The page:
Some of the most inspiring Design for Change stories of 2014 were -
BENIN – Fighting Against Forced Marriage.
Helene’s story has been one of the most moving stories of change that DFC has received. In a village where girls are forced to get married, Helene chose to take a stand for herself and her peers and speak out against this practice. With the guidance of FAWE Benin and mentor Tome Constant, not only did Helene successfully convince her own family and the family to condemn this practice, but she also traveled all the way to Ahmedabad, India to share her incredible story at the Be The Change Celebration 2014 and left the audience with goosebumps.
Watch her story here.
PORTUGAL – A Story Tale for All
6th grade students of the Escola Eugenio de Andrade in Portugal realized that the magic of listening to stories was absent for their peers who could not hear. To bring this experience alive, these students identified a popular Portuguese children’s story, narrated it in sign language and recorded it on video, thus gifting the experience of ‘listening’ to a story to all their friends.
Watch the video here.
COLOMBIA – Where Our Culture Lives On
Jean and his friends at the Etnoeducativa Bilingue Inga Mocoa School were very sensitive of the fact that their generation was losing touch with traditional Inga culture of their ancestors. With all their collective 17-year-old optimism and determination, Jean and his friends created systems and designed a curriculum through which their younger peers could experience and inculcate their culture and language. As he shared his story at the Be The Change Celebration with a unique wisdom and sensitivity, the audience knew that the future of the Inga culture was in incredibly capable hands.
Watch his story here.
CHILE – A ‘CAN’teen for All!
11-year-old Daniela, Christian and their friends from the George Chaytor English College in Temuco, Chile, took on a problem that they faced in school everyday – the older and taller students would monopolize the school canteen and the younger ones would go back empty handed, not even reaching the counter. In their wonderfully spirited re-telling of their journey at the Be The Change Celebration, Daniela and Christian shared the most important lesson they had learnt in the process – “In order to get respect, you must first give respect.“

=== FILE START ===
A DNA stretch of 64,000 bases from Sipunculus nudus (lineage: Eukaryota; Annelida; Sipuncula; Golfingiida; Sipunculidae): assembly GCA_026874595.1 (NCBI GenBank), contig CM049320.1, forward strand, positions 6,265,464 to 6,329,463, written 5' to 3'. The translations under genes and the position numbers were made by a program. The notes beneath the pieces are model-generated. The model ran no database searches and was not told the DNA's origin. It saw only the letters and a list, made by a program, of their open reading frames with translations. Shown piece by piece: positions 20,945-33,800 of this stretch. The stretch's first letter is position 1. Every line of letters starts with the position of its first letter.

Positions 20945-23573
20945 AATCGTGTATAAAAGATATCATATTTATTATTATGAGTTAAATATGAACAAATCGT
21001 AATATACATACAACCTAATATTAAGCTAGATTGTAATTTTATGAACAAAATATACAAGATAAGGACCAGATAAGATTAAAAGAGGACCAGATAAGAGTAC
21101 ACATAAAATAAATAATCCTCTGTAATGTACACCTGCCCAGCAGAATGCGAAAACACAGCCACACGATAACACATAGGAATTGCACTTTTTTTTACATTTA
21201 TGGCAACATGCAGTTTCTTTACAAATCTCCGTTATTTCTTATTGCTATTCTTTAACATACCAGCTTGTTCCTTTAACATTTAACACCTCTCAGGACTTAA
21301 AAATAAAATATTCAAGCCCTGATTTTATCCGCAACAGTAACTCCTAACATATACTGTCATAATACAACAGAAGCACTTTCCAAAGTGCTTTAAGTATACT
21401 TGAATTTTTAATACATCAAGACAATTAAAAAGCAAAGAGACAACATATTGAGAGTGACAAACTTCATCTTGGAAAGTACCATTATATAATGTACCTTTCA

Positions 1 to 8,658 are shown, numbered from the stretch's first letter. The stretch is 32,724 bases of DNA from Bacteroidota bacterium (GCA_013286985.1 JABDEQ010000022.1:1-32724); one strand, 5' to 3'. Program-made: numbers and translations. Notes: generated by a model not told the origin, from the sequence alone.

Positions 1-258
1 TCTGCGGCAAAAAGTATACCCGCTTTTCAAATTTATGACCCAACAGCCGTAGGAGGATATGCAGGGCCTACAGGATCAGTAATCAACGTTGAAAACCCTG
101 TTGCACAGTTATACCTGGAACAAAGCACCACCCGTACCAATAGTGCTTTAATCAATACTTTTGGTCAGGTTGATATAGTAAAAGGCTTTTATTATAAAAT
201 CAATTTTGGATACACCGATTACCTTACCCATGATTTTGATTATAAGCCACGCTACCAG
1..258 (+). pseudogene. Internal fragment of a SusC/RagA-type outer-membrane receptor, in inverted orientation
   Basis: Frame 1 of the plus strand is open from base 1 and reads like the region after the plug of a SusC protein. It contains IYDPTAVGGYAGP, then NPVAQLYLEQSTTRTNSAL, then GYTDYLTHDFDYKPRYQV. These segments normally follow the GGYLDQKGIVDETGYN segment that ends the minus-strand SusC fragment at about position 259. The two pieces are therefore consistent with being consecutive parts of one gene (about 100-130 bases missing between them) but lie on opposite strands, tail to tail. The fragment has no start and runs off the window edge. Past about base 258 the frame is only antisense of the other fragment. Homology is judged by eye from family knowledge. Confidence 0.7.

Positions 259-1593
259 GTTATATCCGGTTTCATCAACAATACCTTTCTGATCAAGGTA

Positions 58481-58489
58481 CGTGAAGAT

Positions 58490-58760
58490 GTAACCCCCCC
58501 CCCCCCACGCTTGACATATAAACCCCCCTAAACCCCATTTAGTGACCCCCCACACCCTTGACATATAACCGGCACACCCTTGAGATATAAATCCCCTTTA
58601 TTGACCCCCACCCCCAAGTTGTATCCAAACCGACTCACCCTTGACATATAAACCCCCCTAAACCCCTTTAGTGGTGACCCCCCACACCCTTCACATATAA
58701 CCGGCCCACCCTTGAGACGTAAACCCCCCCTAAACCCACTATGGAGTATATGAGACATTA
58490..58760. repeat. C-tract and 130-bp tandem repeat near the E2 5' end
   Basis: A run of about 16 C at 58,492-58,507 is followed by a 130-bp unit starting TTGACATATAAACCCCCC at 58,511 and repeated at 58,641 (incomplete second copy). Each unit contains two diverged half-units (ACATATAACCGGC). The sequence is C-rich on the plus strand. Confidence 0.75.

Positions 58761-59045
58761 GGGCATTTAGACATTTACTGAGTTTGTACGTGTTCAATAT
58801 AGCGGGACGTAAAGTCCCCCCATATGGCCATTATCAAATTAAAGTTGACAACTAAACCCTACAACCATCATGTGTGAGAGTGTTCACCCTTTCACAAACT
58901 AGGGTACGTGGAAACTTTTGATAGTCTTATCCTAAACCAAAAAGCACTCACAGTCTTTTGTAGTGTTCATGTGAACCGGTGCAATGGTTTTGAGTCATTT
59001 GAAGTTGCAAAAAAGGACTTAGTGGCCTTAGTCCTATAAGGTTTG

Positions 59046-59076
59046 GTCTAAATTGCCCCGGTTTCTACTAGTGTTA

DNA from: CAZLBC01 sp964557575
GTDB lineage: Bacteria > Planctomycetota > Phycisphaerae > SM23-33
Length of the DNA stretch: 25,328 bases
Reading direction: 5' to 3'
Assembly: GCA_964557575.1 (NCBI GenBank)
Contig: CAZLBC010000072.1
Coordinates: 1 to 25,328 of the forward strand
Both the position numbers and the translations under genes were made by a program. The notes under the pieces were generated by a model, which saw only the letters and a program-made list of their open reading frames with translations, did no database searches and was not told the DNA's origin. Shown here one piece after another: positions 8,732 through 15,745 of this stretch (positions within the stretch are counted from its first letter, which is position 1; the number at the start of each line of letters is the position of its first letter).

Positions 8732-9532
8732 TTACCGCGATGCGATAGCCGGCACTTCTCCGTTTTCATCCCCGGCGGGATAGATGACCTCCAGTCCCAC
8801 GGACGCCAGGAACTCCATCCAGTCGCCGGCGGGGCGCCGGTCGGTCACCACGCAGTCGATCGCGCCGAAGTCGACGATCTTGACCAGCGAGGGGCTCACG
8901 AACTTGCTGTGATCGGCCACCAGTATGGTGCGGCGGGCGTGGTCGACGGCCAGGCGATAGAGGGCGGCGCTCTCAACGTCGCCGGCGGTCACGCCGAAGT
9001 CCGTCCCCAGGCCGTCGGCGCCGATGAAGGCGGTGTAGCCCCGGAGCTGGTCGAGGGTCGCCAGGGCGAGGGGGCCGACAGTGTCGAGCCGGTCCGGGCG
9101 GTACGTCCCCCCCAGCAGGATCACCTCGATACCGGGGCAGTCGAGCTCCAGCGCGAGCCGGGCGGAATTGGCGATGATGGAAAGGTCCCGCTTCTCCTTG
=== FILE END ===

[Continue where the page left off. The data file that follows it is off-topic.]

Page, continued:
CAMEROON – Having a BALL!
Sister Vicki and her 5-year-old kindergarten students at the Ecole Maternelle Saint Joseph Manyanet Yaounde-Cameroun proved to the world with this fantastic DFC story that you are never too young to be a design thinker! With a systematic, democratic process that many adults could learn from, these children chose to address the problem of not having a football to play with. With their wonderful brainstorming and prototyping, it was only a matter of time before they succeeded!
DENMARK – Come As You Are
15-year-old Astrid, Camilla and their friends at Skorpeskolen in Helsingoer, Denmark found themselves feeling insecure about how they looked because of the images of ‘beauty’ as portrayed in the world around them. To show their friends and the world that real beauty lay on the inside, they organized a fashion show encouraging the friends to “come as they are” and flaunt who they were and not what they wore.
PERU – Christa McAuliffe School
“In reality, today, education has to do with creating, not repeating, not memorizing. Design for Change enriches regular school curriculum.”
The Christa McAuliffe School in Lima, Peru believes deeply in the idea of Design for Change and the tremendous power that DFC has. The Principal, Sara Mendoza, describes how DFC has been comprehensively integrated in her school and the impact she has seen.
Watch her share her thoughts here.
ISRAEL – Jury Process
Behind identifying the standout stories from every Design for Change School Challenge, is a dedicated, exceptional jury which analyses the DFC project through multiple lenses following a rigorous evaluation process.
Meet the wonderful 2014 Jury panel from Israel and have a listen to what they look for in the stories that come to them, and their thoughts on Design for Change.
Watch the video here -